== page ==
Who will lead the spiritual awakening for Black men?

Faith is the antidote for the venom that gets spewed at Black women from Black men.

Image by StockSnap/Pixabay/Creative Commons

(RNS) — Over the Christmas holiday, I had a troubling conversation with a younger sister about her relationships with Black men. She told me she was finding it increasingly difficult to stomach even the sight or presence of them. She’d stopped dating altogether and put distance between herself and the men in her family.

When she asked me, “How can you stand them?” I took a moment and then told her the truth: For all of the ways Black men have disappointed me, I have never conceived of my world without them and I didn’t want to.

That doesn’t mean I haven’t watched with horror the rising venom that gets spewed at Black women. It’s impossible to scroll social media without seeing many Black male content creators making Black women the butt of their jokes, or vilifying them for simply breathing. On podcasts or social media streams of consciousness, Black men have made it known that the “modern” Black woman — a woman who advocates for herself and agency — is not to be trusted and will continue to be the downfall of our people. Watching younger Black boys get sucked into the Black Manosphere can lead to its own depressive episode.

I’ve read too often about the murders of young Black girls and women at the hands of Black boys and men. The reality that a Black woman is three times more likely than other women to be killed by her partner is hard to shake.

Let’s not forget how droves of Black men lost their collective minds last year defending rapper Tory Lanez as he stood trial for shooting hip hop megastar Megan Thee Stallion. Despite the mountain of evidence against him, men — including some we know personally — taunted Megan, even as scores of Black women came forward with their own stories of sexual assault and gender-based violence. When a Los Angeles jury found him guilty on all charges, many dismissed the verdict as the system swallowing yet another Black man.

And while there were Black men who stood — and stand — in solidarity with us in the worst moments, it is impossible to ignore those who are silent.

All of this points to a very serious issue: a lack of spirituality among Black men. It is impossible to be rooted in faith or religious identity and not care about the harm you project into the world. A Pew Research study found that even though Black men are more religious than white people, they trail Black women in religiosity. As Black millennials and Gen Z continue to detach themselves from institutional religious affiliation, the impact of the Black church and its leaders is waning further.

Photo by Jack Sharp/Unsplash/Creative Commons

Photo by Jack Sharp/Unsplash/Creative Commons

From the looks of it, many Black pastors don’t want to be influential anyway. Just as you can’t scroll your timelines without seeing a Black man with a podcast kit calling Black women undesirable and ungrateful, you’re also bound to see Black male pastors promoting their most recent sermon, upcoming conference or revival without taking note of the surrounding misogyny. Their obliviousness is astounding.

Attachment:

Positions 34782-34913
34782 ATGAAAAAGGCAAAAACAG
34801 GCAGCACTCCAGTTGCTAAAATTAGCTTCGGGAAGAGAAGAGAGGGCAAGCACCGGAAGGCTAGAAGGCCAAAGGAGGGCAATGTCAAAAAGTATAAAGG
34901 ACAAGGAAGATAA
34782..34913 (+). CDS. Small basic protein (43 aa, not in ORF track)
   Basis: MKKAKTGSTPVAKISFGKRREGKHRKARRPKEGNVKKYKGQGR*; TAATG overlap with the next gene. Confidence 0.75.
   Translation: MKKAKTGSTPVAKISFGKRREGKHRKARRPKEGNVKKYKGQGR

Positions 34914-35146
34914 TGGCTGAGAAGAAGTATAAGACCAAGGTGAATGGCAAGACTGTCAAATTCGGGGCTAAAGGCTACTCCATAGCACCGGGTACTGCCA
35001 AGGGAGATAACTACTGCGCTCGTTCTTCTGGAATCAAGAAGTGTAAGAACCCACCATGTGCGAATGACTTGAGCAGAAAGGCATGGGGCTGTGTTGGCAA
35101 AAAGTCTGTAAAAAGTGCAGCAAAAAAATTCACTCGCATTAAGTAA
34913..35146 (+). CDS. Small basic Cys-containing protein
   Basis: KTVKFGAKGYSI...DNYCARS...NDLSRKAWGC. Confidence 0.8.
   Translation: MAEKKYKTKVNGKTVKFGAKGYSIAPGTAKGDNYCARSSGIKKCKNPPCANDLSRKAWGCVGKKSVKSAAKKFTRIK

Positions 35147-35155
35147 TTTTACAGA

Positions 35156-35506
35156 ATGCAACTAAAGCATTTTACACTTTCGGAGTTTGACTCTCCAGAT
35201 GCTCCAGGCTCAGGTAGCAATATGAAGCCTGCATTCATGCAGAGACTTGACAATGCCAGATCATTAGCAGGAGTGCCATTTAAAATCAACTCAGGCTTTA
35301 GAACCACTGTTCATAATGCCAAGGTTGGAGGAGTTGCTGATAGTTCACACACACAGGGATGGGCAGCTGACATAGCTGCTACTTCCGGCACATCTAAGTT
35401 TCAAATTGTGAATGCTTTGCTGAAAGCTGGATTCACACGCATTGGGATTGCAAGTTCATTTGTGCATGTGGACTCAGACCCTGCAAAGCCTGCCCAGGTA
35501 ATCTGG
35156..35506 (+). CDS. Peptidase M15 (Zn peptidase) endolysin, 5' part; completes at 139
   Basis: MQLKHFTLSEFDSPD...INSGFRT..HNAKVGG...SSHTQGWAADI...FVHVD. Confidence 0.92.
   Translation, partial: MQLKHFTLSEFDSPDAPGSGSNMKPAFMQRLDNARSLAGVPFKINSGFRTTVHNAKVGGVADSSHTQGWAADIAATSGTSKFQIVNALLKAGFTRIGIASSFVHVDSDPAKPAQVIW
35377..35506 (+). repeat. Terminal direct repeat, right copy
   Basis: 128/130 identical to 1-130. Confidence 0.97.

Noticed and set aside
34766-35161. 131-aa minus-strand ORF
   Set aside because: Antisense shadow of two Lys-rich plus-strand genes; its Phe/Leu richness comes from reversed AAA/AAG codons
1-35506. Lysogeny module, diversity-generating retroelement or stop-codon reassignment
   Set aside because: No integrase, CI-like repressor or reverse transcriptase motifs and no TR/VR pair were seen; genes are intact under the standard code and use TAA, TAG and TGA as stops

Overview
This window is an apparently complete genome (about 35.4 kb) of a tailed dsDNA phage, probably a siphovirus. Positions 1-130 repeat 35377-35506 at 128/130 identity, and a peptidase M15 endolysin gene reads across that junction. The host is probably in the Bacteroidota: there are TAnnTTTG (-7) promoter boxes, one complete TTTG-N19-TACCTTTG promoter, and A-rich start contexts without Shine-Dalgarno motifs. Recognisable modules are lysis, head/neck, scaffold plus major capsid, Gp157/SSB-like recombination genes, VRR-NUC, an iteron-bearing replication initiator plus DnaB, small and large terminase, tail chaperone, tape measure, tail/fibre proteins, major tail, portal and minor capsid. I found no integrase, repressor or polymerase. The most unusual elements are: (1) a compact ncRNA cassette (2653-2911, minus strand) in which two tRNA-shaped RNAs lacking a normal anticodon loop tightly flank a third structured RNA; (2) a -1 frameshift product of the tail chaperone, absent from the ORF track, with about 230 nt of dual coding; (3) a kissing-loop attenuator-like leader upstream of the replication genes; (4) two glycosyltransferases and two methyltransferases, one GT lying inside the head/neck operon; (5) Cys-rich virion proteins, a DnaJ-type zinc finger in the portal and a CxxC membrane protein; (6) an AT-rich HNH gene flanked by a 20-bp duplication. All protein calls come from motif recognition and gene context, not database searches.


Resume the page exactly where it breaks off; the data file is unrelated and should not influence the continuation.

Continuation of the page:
Unfortunately, many of them get into the act themselves with sermon clips full of religious digs at Black women’s relationship choices or ethical commitments. It’s 2023 and we’re still hearing “I know you just got your weave done but you can still give God some praise” and “those red bottoms didn’t save you” rants from the pulpit.

It all raises the question: When will Black men’s spiritual awakening take place and who will lead it?

Where are Black male pastors when Black men make a mockery of intimate partner violence? Where are they every time a video or tweet of a brother belittling a sister goes viral?

If pastors can publicly rail at Black women, reminding us that we still need Black men as we accomplish our personal and professional successes, then surely those same pastors can publicly call brothers out when they prove themselves to be men unworthy of being needed.

When I was a little girl, I was taught that the most powerful weapon in a Black person’s arsenal is a relationship with God. It sustained us when every force in this world sought to kill us. I was also taught that white supremacy’s most effective tool is a wedge between Black people. With it, they can keep us divided and never seeing the true value in each other and our collective power.

I was reminded of just how painful that division can be when I listened to this sister question if it is possible to remain in community with Black men and be safe. As someone who rolls my eyes every time I check my social media mentions and emails, I get it. As someone who has navigated pain at the hands of Black men in my family and intimate space, I refuse to act like the struggle isn’t real.

And yet, it is our relationship with God that gives me hope. As we celebrate Black History Month (and with Valentine’s Day around the corner), I hold fast to my belief in what Black faith and Black love can do when they intersect. As a follower of Jesus, I know there is nothing he can’t do — including soften the hearts of Black men toward the women who have always had their backs.

We want to be connected to healthy, whole and well-adjusted Black men. That will never be too much to ask. As long as Black men dare to declare that God has called them to preach, we should never be without vessels willing to do the dirty work of holding their brethren — and them — accountable.

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